104 WHEELER HALL #1870
(510) 642-4874
(510) 643-9576 FAX

June 19, 2002

Dear Commissioner:

This letter is designed to set the record straight on something incorrect that Commissioner Spering said in the Planning and Operations Committee meeting of April 12, 2002, about our research on MTC’s decision making process, since we believe that what was said impugns our professional integrity as scholars. During that meeting, a member of the public, David Schonbrunn of TRANSDEF, suggested that the Commission ask us to speak to them about the results of our study. He said that one of our conclusions was that a primary decision making approach of MTC was a political one—he called it horse trading, although that was not our term—and that that approach did not involve much meaningful public input, despite seemingly extensive public input efforts. Although this characterization is somewhat oversimplified, it does basically capture one of our findings.

In response, Commissioner Spering asked for a show of hands of people in the room who were interviewed by “Mr. Gruber of Berkeley.” No one raised a hand. Commissioner Spering went on to say, “Isn’t it amazing the speaker wants us to entertain someone to analyze us . . . you know he criticizes us for not taking input before we make decisions but yet he expects us to speak to someone who has not taken any from the people he is saying make these decisions in a political forum. It is mind boggling to me. It is a double standard.” The official minutes note that he said the Commissioners were not consulted in our study.

This is entirely inaccurate. In the course of our study we interviewed several commissioners. In fact Professor Gruber interviewed Commissioner Spering himself on June 23, 1997 in his office in Suisun City, and Commissioner Brown, (who was also in the room during this discussion), on June 13, 1997 in her office in San Pablo. Professor Innes interviewed Therese McMillan (also in the room) on at least two occasions, February 2 and May 15, 1996. We have interview notes and/or tapes in case these individuals have any question about these interviews.

Our study, which spanned five years between 1995 and 2000, involved extensive consultation with participants in MTC. We interviewed at least 60 people in depth, including most members of the Partnership such as CMA directors and transit agency heads, most of the senior staff, including Larry Dahms, commissioners, participants in the Advisory Council and other members of the public, as well as observers of the process. (It should be noted that we did not interview Mr. Schonbrunn, nor did we even meet him until after the report was published.) We also observed over 100 meetings of the Commission and its committees and the of the Partnership and its committees, including working groups and retreats. We took detailed, almost verbatim notes and listened to audio tapes of dozens of other meetings. We put this information together into a 500-page report which offers a detailed narrative about MTC’s regional transportation planning activities, along with our analysis of what was working, what was not, and why. The narrative sections describe the work of many key committees of the Partnership. It has extensive quotations from our interviews, as well as dialogue from these Partnership meetings and from Commission meetings. Moreover, we sent a draft of the full report to Executive Director Dahms to review for factual accuracy and had a long meeting with him and Steve Heminger to discuss their comments. We amended our report to respond to all the inaccuracies they pointed out, although we realize that they did not agree with all of our conclusions.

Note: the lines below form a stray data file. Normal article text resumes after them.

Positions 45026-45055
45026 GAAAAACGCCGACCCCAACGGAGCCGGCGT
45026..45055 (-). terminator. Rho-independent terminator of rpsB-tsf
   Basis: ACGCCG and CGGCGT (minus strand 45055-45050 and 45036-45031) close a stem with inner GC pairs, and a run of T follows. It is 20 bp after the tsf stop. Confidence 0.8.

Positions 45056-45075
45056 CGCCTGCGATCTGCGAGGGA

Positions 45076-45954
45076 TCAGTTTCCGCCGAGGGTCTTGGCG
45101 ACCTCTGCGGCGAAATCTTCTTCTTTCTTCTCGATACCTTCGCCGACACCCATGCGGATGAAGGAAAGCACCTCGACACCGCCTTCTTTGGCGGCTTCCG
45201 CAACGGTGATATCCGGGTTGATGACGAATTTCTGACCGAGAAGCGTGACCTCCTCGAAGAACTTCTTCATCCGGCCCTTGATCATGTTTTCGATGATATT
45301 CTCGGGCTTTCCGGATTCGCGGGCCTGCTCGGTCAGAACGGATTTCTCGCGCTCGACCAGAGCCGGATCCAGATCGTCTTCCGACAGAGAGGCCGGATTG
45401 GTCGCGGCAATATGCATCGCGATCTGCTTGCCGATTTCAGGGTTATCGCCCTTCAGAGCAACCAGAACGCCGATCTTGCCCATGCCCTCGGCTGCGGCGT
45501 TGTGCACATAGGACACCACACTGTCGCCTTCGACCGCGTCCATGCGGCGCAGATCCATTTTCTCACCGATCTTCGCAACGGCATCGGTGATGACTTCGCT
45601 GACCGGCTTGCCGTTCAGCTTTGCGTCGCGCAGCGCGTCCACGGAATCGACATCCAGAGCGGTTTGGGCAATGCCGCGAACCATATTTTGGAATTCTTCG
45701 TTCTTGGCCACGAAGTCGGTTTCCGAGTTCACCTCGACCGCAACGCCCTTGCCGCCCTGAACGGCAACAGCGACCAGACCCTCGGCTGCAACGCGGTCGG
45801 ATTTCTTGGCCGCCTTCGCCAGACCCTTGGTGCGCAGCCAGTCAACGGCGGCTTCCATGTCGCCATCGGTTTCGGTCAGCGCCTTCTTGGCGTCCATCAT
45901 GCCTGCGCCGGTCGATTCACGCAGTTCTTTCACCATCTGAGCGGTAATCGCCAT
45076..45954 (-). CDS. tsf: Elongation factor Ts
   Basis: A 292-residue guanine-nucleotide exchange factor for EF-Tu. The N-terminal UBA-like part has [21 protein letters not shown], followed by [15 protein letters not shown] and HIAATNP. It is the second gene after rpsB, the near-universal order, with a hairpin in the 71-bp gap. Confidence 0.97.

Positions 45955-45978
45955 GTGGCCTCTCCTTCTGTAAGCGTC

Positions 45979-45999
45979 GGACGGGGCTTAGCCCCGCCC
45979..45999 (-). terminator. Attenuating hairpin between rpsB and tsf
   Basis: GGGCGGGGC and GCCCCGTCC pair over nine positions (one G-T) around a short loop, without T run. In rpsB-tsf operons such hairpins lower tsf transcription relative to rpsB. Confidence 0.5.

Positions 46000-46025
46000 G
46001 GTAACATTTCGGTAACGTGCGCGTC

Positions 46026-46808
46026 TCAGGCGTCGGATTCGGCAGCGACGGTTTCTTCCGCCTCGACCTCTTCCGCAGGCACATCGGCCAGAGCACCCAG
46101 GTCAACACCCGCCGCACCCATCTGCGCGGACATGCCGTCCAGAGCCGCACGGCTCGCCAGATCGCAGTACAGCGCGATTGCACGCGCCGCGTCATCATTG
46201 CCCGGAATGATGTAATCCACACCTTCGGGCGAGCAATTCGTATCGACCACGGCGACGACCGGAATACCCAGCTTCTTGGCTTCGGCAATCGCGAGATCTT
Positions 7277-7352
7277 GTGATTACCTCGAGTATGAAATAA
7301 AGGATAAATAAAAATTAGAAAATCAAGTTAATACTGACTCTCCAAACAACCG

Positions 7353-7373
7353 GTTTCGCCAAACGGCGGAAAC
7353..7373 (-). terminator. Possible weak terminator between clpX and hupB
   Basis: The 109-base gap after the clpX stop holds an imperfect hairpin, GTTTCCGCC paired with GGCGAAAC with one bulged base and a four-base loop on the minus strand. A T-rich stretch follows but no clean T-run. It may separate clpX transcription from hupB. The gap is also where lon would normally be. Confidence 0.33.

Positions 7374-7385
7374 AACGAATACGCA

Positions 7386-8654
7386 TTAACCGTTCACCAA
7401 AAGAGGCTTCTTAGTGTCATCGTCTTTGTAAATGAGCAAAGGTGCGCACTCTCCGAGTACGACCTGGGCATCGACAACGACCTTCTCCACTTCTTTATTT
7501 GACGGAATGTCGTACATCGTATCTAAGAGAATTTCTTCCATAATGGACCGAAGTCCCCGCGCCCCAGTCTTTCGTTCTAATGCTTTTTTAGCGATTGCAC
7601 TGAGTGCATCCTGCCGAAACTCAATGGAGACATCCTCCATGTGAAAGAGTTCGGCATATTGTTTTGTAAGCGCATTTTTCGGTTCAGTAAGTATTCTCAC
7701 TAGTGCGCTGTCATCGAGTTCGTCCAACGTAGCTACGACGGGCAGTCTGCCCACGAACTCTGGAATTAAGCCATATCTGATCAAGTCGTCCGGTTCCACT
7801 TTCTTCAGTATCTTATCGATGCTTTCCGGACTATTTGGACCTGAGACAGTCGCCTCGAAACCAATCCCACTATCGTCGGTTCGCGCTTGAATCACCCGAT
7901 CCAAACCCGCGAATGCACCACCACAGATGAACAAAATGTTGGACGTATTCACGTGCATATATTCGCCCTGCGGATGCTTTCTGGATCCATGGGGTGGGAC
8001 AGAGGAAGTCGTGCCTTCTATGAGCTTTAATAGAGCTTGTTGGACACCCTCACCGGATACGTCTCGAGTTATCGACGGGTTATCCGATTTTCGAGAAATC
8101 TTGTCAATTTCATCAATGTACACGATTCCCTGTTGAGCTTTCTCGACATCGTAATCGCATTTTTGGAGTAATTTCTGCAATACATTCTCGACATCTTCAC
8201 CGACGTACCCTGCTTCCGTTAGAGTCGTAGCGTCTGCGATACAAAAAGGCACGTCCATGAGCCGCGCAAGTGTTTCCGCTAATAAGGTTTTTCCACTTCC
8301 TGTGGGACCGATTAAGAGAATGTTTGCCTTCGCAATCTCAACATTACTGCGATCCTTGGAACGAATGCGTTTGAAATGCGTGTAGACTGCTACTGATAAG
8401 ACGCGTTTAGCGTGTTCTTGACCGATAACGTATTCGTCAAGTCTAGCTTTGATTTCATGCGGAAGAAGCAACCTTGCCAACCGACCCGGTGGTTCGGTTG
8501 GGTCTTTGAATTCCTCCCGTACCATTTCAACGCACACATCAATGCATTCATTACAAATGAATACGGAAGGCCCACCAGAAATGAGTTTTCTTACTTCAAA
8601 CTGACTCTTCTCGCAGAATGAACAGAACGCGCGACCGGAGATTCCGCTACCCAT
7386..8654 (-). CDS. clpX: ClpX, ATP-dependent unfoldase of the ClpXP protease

Anyone who reads this report can see exactly what evidence we used for our analysis and conclusions. The report entitled “Bay Area Transportation Decision Making in the Wake of ISTEA: Planning Styles in Conflict at the Metropolitan Transportation Commission” (Working Paper No. 514), is available in full from the University of California Transportation Center, 108 Naval Architecture Building, University of California, Berkeley, California 94720-1782, e-mail It can also be downloaded from their web site located at In addition, the Executive Summary of the Report is available for downloading on the University of California Institute of Urban and Regional Development web site at, as is a working paper abstract, “Planning Styles in Conflict at the San Francisco Bay Area's Metropolitan Transportation Commission” (WP-2001-09). Commissioners were sent copies of the Executive Summary in May 2001.

We deeply regret that this misleading representation of our work has been made in a public forum. We hope that the Commissioners who were interviewed will correct the record.
If the Commission is interested in hearing an abbreviated version of our findings and conclusions we would be most willing to make a presentation. We are committed to making sure our findings can be useful and beneficial to the region.


Judith E. Innes Director Institute of Urban and Regional Development and Professor City and Regional Planning University of California Berkeley Judith Gruber Associate Professor and Chair Department of Political Science

cc: Steve Heminger, Executive Director
Therese McMillan, Deputy Director, Policy